Tuesday, 28 February 2012

Black earth..and the making of a long barrow.

I first came across the term black earth when reading Maud Cunnington's description of what was found at The Sanctuary, or rather, Maud uses the term a 'dark humus' to describe what is probably the remains of decayed turf.

The term black earth was used originally by her husband's great grandfather: William Cunnington (1754 – 31 December 1810) . His sketch plan of the long barrow in Heytesbury North Feild records a circular mound at the east end composed of black earth mixed with sarsens, flint nodules and chalk. This black earth puzzled both Cunnington and Wyndham (on whose ground the long barrow lay).

To check out his suspicions, William Cunnington consulted some chemists, Mr Hatchett and Dr Gibbs who told him that the black earth wasn't a result of fire, and that it wasn't animal matter...Richard Colt Hoare concluded therefore that it must be plant matter. Yet the black seemed too black for Cunnington and controversy raged over whether it was black like the pudding... because of blood...or not.

In 1889, William Cunnington (the grandson of the original W Cunnington) in his Notes on Bowl's Barrow describes what he learnt about the black earth. William followed his grandfather's example and sent some black earth off for chemical analysis. The report stated that ammonia had been detected. Ammonia is the breakdown product of proteins such as blood and muscle and it will happen with or without air present, but it seems that plant material doesn't produce ammonia in anaerobic- airless, packed inside a long barrow- conditions.

William Cunnington grandson believed blood to have been shed at prehistoric sites proving barrows to be sites of ritual sacrifice..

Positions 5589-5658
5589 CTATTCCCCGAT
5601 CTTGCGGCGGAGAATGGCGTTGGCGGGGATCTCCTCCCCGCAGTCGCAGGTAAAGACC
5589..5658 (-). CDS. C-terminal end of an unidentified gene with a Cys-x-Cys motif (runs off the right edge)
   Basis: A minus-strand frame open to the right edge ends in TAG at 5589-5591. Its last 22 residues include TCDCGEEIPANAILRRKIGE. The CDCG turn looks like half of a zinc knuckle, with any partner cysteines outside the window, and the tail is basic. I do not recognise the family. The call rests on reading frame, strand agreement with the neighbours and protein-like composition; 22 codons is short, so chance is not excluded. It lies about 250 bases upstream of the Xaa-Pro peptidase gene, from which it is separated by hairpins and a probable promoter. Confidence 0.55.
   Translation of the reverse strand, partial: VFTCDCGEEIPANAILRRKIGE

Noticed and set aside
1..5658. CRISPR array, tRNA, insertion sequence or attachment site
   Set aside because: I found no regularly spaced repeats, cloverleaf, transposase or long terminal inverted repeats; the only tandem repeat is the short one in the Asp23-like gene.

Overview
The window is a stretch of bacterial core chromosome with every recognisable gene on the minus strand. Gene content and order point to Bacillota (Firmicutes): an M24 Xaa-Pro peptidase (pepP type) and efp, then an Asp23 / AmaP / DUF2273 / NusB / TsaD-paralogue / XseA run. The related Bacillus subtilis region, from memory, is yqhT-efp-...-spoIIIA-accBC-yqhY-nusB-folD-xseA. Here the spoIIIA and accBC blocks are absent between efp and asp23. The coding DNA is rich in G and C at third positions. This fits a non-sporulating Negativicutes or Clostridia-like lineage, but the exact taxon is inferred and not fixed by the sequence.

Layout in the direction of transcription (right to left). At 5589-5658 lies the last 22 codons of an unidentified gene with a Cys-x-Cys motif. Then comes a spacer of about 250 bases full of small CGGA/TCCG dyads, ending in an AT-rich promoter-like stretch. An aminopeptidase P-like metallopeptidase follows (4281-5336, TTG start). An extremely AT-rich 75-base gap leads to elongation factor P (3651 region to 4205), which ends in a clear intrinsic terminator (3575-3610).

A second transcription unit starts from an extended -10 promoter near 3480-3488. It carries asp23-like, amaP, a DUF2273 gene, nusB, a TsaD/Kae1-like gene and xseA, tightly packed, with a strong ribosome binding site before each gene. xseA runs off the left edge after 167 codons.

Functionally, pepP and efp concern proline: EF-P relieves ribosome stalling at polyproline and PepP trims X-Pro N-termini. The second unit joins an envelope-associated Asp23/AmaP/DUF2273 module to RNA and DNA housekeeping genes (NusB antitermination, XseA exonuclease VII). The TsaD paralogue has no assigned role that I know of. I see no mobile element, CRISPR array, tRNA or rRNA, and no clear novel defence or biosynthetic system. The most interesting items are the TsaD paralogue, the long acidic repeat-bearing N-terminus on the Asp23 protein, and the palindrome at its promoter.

One detail that comes from William Cunnington senior's records is that long barrows, not always but often follow a sequence of black earth, a pit and a pavement (a layer of flat stone) and then a cairn or mound. Sometimes there is evidence of burning, and most have their wider end pointing eastwards.

At Bowl's Barrow, Cunnington found a pavement of flints nodules. Bodies had been laid out in no particular order on top of the flint pavement, by the side of the pavement Cunnington describes a cyst, or a pit neatly cut into the chalk- but he didn't have time to investigate this pit thoroughly as the whole structure of the barrow was becoming unstable.

Stones of sarcen and flint had been built up from the pavement to make the long barrow over the pavement almost 2m high, and the whole lot was capped with chalk to make a white mound.

The name black earth is redolent of darkness and mystery. The modern etymology of the word alchemy links it with Al-Khemet meaning Egypt, land of the black earth. The inundation of the Nile producing rich and dark and fertile soil.

But I'm not sure if this is simply a short-cut from information related by Madame Blavatsky.

Madame Blavatsky (1887) mentions this theory about Egypt but goes on to say that the word alchemy probably comes from Arabic al-kimiya meaning something that can be changed.

I have no idea either way!

Here's the whole thing- from Isis Unveiled:

I don't suppose William Cunnington meant anything of the sort when he became fascinated by the black soil inside barrows.

So let's assume that the black earth is freshly cut turf. The ground from which it was cut could be white? I'm thinking of those chalk horses cut into the downs, of how the ground is pale and full of bone-like flints. The bright green turf cut from the ground becomes a sacred area ringed around by the white ground.

Next there is the pavement of flints and the digging of a pit.

Next bodies go on top of the flints and the rest of the barrow is constructed.

But not all long barrows contain bodies; some contain lots, some only one. Most point eastwards: if it's the full moon being used as a marker, the most north-easterly full moon rises in December. The most easterly new moons are in early summer. It wouldn't be easy but if you wanted to know roughly what the season was, the moon could work.

But looking at the plants and trees would probably give you more of a clue!

So midwinter full moon as the time for the dead still makes more sense to me that the midsummer party stuff. But it is still the equinox that intrigues me- when the gates of the sun and moon open at the same time...